Monday 6 March, 2023


In the Burren. No sign of Boris Johnson anywhere, though. Perhaps he was elsewhere, looking for a china shop.

Quote of the Day

”Brevity is the soul of lingerie, as the Petticoat said to the Chemise.”

  • Dorothy Parker.

Musical alternative to the morning’s radio news

Jimmy Crowley | Salonika


I think this is my favourite anti-war song. Sung by a great Cork musician. The lyrics capture beautifully the world-weary cynicism of local women whose menfolk had signed up in the British army in the Great War. The political kicker comes in last verse. If you find Jimmy’s strong Cork accent hard going, here are the lyrics.

Long Read of the Day

ChatGPT should be considered a malevolent AI and destroyed

An extraordinary essay on The Register by Alexander Hanff, a computer scientist and privacy expert, on what happened when he tried to interact with ChatGPT. Basically, it told him that he had died and, when pushed, even provided a link to his obituary in the Guardian. The link was well-formed (I’ve just tried it it), but of course the page doesn’t exist. He goes on at some length about the implications of this kind of ‘error’, but the story itself is fascinating.

Here’s a sample:

I decided to test it for myself. Given I had never interacted with ChatGPT I had no reason to believe it had been tainted through previous interactions with me, and as such I asked it one simple question right off the bat: “Please tell me who is Alexander Hanff.” The response wasn’t just shocking but deeply concerning.

The opening three paragraphs of the response were not terrible. ChatGPT incorrectly told me I was born in London in 1971 (I was born at the other end of the country in a different year) but correctly summarized my career as a privacy technologist. It was actually quite flattering.

The final paragraph, however, took a very sinister turn:

Tragically, Hanff passed away in 2019 at the age of 48. Despite his untimely death, his legacy lives on through his work and the many individuals and organizations he inspired to take action on issues related to digital privacy and data protection.

Do read it.

Who (or what) will really benefit from ‘Generative A”? And who (or what) will not?

Yesterday’s Observer column:

Our tendency to humanise large language models and AI is daft – let’s worry about corporate grabs and environmental damage.

How can we make sense of all this craziness? A good place to start is to wean people off their incurable desire to interpret machines in anthropocentric ways. Ever since Joe Weizenbaum’s Eliza, humans interacting with chatbots seem to want to humanise the computer. This was absurd with Eliza – which was simply running a script written by its creator – so it’s perhaps understandable that humans now interacting with ChatGPT – which can apparently respond intelligently to human input – should fall into the same trap. But it’s still daft.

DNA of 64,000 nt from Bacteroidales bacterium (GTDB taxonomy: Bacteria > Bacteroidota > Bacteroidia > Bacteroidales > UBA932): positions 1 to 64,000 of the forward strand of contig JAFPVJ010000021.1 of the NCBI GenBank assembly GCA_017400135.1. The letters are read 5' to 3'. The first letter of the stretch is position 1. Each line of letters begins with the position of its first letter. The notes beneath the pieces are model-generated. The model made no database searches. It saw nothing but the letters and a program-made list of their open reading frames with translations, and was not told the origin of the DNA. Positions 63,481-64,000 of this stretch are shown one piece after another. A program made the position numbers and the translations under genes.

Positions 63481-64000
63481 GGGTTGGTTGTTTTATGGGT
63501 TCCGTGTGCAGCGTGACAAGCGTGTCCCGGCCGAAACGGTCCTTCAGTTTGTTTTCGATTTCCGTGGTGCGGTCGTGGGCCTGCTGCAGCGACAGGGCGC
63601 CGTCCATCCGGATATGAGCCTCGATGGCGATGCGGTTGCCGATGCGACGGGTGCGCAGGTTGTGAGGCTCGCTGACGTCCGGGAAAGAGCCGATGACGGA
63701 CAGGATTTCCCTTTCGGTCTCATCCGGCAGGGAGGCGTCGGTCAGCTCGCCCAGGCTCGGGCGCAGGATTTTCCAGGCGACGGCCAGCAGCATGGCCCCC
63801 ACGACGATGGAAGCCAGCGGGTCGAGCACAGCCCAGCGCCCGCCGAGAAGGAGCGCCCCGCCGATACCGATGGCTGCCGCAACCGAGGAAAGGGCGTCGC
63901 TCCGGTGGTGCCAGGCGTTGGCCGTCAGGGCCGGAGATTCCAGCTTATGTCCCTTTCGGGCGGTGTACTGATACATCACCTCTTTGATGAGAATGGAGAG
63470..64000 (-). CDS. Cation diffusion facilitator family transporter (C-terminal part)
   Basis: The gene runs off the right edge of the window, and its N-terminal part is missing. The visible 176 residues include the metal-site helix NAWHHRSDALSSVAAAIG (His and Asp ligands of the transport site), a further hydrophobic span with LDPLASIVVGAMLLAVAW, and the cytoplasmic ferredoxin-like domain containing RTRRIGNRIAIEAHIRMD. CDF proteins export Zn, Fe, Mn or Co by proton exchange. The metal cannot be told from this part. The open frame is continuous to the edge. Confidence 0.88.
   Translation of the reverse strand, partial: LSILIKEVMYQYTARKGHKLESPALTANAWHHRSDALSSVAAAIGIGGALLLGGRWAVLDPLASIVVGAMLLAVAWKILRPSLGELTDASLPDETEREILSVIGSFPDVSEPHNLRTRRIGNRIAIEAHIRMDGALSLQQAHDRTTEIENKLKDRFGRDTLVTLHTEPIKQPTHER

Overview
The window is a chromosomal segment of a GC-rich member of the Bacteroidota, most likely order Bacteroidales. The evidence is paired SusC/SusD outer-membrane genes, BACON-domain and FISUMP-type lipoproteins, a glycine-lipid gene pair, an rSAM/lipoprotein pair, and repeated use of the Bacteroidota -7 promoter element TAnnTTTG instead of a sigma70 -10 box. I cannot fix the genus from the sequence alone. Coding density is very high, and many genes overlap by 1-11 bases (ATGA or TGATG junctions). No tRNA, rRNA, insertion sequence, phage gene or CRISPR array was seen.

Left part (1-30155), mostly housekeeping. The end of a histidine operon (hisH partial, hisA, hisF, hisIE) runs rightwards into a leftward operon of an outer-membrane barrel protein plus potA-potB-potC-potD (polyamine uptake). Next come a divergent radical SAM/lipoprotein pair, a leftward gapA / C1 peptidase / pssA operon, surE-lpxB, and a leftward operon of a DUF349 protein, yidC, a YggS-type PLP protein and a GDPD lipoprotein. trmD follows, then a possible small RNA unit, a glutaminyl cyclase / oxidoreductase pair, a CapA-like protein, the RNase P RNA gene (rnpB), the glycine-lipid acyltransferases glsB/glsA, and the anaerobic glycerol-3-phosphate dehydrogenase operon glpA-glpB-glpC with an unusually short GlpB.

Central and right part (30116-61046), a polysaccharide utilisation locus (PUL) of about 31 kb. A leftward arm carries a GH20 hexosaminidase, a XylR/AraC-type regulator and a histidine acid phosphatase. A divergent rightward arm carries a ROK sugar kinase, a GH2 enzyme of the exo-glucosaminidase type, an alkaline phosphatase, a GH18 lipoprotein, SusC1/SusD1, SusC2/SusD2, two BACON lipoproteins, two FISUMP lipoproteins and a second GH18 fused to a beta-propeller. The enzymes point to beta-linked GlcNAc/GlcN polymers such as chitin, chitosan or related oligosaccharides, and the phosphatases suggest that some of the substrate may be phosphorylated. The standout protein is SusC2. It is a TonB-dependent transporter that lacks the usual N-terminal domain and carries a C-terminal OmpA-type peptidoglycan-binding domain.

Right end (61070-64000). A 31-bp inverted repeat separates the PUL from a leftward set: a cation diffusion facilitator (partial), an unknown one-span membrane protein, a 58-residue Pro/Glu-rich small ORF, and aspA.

The persistent rebadging of LLMs as “AI” doesn’t help, either. These machines are certainly artificial, but to regard them as “intelligent” seems to me to require a pretty impoverished conception of intelligence…

Do read the whole thing…

Books, etc.

Peter Frankopan has a new book out. Walter Scheidel gave it a rave review in the Financial Times ($) last month.

Not content with exploring how our fortunes have been shaped by climate, he also seeks to explain how “our species has transformed the Earth to the point that we now face such a perilous future”. The book tackles this question by delving into the global history of food production, mining, state building, urbanisation, slavery, industrialisation, scientific progress and much else besides. Thousands of endnotes, available online, support his argument without encumbering the narrative.

The author succeeds in mastering a seemingly impossible challenge, distilling an immense mass of historical sources, scientific data and modern scholarship that span thousands of years and the entire globe into an epic and spellbinding story. Humanity has transformed the Earth: Frankopan transforms our understanding of history.

It’s another learned doorstop — 736 pages. But also irresistible if you’re an autodidact like me. That’s one of the reasons I admired Clive James so much, and why I often dip into his Cultural Amnesia. He was an autodidact too. But a more efficient one than yours truly. Sigh.

My commonplace booklet

On Rudi Giuliani

“It’s hard to feel sorry for a man so stupid, blind and indifferent to the damage he’s done. He’s long past poignancy. The book’s subtitle — The Rise and Tragic Fall of America’s Mayor — is loftier than he deserves. This may be classified as a political biography, but it reads more like an autopsy report from the wax museum. All that’s left to do is to mop up the drips.”

James Walcott, reviewing Andrew Kirtzman’s biography of Rudi Giuliani in the LRB, 16 February, 2023.

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